The ONGC solution PDF Print E-mail
Wednesday, 10 September 2014 00:00
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Implement it in other PSUs as well

Given the steady decline in its output, from 24.7 million tonnes of crude oil in FY10 to 22.3 million tonnes in FY14, it is not surprising the government thought it necessary to investigate the fall in production at India’s top oil producing PSU. After all, this is despite ONGC’s reserve replacement ratio (RRR) being more than 1 for 9 years—that is, it created more fresh reserves each year than the oil it took out—and the current RRR is 1.9. What that suggests is that either the fresh reserves are not being evaluated correctly or the PSU’s production is way behind schedule. Private sector rival Cairn India, by contrast, has seen its production rise from 7.42 million tonnes in FY11 to 10.85 million tonnes in FY14. Which is why the previous ONGC chairman Sudhir Vasudeva did well to hire consultants BCG India to come out with a solution. After studying 41 of ONGC’s ongoing projects with a capex of R79,000 crore, BCG found that over half were delayed with, in some cases, the delay stretching for nearly a decade. The consultant has suggested several measures like rating of vendors, but the most important one is moving away from the current L1, or lowest-priced, system of tenders to one based on the most economically advantageous tender. This means looking at a life-cycle cost as well as selecting firms that have a history of expertise and on-time delivery. Given how L1 pricing has been the bane of each PSU, it is time to look at implementation of this recommendation in other PSUs as well.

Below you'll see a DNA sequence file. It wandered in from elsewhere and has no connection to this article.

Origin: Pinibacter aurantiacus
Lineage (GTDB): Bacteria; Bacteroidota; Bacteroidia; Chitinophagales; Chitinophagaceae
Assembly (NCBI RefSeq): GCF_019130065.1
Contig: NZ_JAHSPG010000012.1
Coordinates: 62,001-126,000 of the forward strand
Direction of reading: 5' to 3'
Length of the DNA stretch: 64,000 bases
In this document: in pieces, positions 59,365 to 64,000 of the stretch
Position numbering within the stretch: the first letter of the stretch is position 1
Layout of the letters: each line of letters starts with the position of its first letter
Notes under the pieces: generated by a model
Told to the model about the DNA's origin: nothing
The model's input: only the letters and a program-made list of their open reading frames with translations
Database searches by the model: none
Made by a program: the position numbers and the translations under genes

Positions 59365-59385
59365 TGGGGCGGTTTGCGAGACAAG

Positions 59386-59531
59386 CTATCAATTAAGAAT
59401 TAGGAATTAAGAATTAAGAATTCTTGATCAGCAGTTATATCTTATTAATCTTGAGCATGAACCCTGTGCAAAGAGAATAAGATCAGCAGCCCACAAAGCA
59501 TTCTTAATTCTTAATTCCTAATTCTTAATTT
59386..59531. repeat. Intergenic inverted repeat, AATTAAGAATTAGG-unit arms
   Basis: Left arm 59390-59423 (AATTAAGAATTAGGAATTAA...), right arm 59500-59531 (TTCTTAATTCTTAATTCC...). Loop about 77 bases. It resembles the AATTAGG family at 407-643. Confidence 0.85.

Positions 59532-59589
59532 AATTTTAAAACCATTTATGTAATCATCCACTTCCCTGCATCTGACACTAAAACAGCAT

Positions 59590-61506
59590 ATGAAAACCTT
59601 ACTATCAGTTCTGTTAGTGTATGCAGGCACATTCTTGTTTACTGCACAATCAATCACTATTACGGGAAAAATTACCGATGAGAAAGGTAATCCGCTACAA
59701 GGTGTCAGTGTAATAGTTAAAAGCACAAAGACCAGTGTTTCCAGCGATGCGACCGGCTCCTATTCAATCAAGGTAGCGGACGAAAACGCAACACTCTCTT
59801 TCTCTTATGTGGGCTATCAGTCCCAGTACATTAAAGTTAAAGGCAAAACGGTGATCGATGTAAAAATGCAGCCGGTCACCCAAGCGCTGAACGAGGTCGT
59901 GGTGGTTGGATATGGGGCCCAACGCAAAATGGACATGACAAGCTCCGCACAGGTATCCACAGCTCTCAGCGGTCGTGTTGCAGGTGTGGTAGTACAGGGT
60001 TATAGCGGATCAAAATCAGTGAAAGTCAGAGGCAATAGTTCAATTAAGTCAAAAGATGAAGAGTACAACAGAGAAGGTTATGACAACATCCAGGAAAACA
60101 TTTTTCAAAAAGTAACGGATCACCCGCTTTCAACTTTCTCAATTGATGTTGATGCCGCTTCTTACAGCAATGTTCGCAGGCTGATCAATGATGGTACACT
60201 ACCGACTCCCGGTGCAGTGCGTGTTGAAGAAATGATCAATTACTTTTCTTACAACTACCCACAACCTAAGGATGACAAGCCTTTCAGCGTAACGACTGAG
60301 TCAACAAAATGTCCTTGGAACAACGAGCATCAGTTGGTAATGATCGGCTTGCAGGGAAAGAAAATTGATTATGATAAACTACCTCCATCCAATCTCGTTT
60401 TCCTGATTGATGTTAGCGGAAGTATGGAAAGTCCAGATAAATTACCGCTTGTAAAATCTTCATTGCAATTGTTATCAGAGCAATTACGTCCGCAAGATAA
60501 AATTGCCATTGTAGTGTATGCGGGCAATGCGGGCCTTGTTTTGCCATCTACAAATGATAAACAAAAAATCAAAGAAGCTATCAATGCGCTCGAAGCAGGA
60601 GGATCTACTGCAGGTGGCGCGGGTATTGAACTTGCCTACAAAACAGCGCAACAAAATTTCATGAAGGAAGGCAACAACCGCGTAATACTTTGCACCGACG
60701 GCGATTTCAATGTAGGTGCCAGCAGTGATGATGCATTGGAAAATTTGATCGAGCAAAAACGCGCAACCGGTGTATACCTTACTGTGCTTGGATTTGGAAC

Making PSUs more competitive, though, will require more than just sensible tendering processes. The most important change, and this will apply to even ONGC’s new tendering system, will be to insure this against losers going to court. Several years ago, BSNL had the largest number of subscribers in rural India, but after a series of tenders that were scrapped after the losing party went to court, it lost several years and, in the bargain, its rural edge. The only way to insure against this is for the government to appeal, in the Supreme Court, the view that PSUs are ‘instrumentality of the state’ and, therefore, honour-bound to act like the government would—that is why a PSU tender can be challenged in a court while that of a Bharti Airtel cannot. This will be a bit of a long-drawn process, but needs to be addressed if PSUs are to progress. Over the longer term, of course, the government will have to think of the incentive structures that need to be put in place for PSUs to act like their private sector counterparts, to take risks and maximise production/profits; to weigh the pros and cons of, say, investing R30,000 crore in an Air India and compare how PSUs like Hindustan Zinc have done in their post-privatisation phase. This includes a serious re-look of the current system of hiring chief executives as well as the compensation system and the government’s chokehold over the PSUs and the fact that the PSUs are made accountable to ministries and fall under the purview of the 3Cs—CBI, CVC and CAG. The BCG recommendations on ONGC are very good ones, but are only the starting point.



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